Yates is conducting lectures with unpublished early modern research and masterclass “Intersections: Proto Modern Histories into the New Century” for the Lithuanian Photographers Association in Kaunas from September 24 to October 22, 2014. He also is mounting a site-specific installation of large color, digital photographic works at the new Meno Parkas Galerija, which opens October 19-November 14 in collaboration with the gallery and Contemporary Arts Festival.
Further information: http://www.gta.arch.ethz.ch/events/eastwestcentral02/information
The conference will trace transnational phenomena within design, architecture and planning that sought to give shape to the age of large-scale systems of living, leisure and supply in Eastern and Western Europe.
The years between 1960 and 1980 were a period of a hitherto unknown scale of building production both in East and West Europe. The rhetoric of “great numbers” (Jakob Bakema), “no-stop city” (Archizoom) or “megastructure” reveal the advent of new dimensions in architectural thinking. The shift from objects to processes, systems and networks went hand in hand with rapid modernization and gave rise of technocratic concepts and utopian ideals. Economic recession and social upheavals fueled a crisis-consciousness from 1968 on, leading to a widespread criticism of modernization and modern architecture which can be seen as a counter-current to the temptations on bigness.
After “Re-humanizing Architecture. New Forms of Community, 1950-1970” our second East West Central symposium focuses on the expansion of the territory of architecture between 1960 and 1980. The aim of this symposium is to analyze how architects in East and West reacted to such contradicting pressures, questioning the disciplinary confines of architecture as well as basic tenets of modernism.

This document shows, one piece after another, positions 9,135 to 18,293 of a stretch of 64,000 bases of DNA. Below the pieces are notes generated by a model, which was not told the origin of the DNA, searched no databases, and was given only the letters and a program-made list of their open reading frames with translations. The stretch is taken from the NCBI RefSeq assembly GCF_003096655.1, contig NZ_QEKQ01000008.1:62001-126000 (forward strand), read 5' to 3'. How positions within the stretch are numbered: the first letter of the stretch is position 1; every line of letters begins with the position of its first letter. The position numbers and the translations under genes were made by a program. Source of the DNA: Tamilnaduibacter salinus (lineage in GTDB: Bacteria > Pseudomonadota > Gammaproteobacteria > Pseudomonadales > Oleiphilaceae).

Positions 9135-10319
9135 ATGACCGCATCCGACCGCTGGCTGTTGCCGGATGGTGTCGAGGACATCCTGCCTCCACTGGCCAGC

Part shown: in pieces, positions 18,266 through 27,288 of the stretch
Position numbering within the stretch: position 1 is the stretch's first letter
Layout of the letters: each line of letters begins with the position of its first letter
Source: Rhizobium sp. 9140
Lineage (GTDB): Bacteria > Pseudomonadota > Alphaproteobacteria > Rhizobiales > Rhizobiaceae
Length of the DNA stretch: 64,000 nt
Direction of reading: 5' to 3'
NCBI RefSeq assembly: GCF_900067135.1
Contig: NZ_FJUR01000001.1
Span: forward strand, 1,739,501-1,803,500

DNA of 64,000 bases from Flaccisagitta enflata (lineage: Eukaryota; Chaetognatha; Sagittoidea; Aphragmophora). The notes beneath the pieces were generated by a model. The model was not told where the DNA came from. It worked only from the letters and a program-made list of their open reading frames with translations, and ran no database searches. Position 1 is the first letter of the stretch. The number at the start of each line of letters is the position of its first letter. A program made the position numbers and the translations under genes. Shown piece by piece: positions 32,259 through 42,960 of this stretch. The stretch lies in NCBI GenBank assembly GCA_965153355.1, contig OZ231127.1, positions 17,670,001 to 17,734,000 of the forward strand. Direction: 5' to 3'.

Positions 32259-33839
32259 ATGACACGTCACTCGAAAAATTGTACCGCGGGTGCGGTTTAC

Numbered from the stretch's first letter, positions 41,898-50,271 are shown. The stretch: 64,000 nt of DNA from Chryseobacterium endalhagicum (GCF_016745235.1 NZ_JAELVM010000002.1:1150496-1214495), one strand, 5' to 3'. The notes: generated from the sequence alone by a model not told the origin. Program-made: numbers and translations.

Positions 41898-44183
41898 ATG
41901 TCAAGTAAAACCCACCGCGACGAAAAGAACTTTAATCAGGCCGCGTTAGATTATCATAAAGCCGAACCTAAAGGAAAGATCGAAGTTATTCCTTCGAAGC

The presentations of the conference will trace the development of novel approaches and strategies for a systemic and comprehensive design of the built environment and for architectural and territorial planning since the 1960s. Transdisciplinary encounters with new subjects such as cybernetics but also with established disciplines such as economic planning and sociology had a profound influence on architecture and urbanism. New ideas of scale, efficiency and centrality were fostered by new means of traffic, programming and production in all parts of Europe. We ask to what extent these innovations and shifts in both scale and method within the practices of architecture and urbanism were symptoms of convergence and/or outcomes of the competition between different economic and political systems. The conference will examine strategies behind the material, conceptual and design-oriented changes that have fundamentally transformed the European landscapes across the East-West dichotomy. It also seeks to trace exchanges and knowledge transfer between agents across the political divide through international professional networks.
Conference participation is open to everyone. As the number of seats is limited timely reservation is requested before November 19 2014.
Conference organizer is the Chair for the Theory of Architecture (Prof. Ákos Moravánszky). Institute for the History and Theory of Architecture gta, ETH Zurich
FOR THE CONFERENCE PROGRAM, SEE FULL POST
Curated by PROF JOHN BOWLT and DR NICOLETTA MISLER
A Game in Hell. The Great War in Russia examines the artistic and historical significance of the First World War in Russia. So rapidly was the First World War succeeded by the 1917 Revolution and the Russian Civil War that there was little time to process its impact during the changing regimes that followed. In collaboration with the Russian State Library and an important private collection, GRAD bring together a rich variety of contemporaneous materials, many of which are on display for the first time in a public context, to examine public, personal and artistic responses to the war. Exhibits include Natalia Goncharova’s woodcut portfolio ‘Mystical Images of War’ and handmade Futurist books, as well as propaganda lubki by Vladimir Mayakovsky and Kazimir Malevich and photographs of the conflict.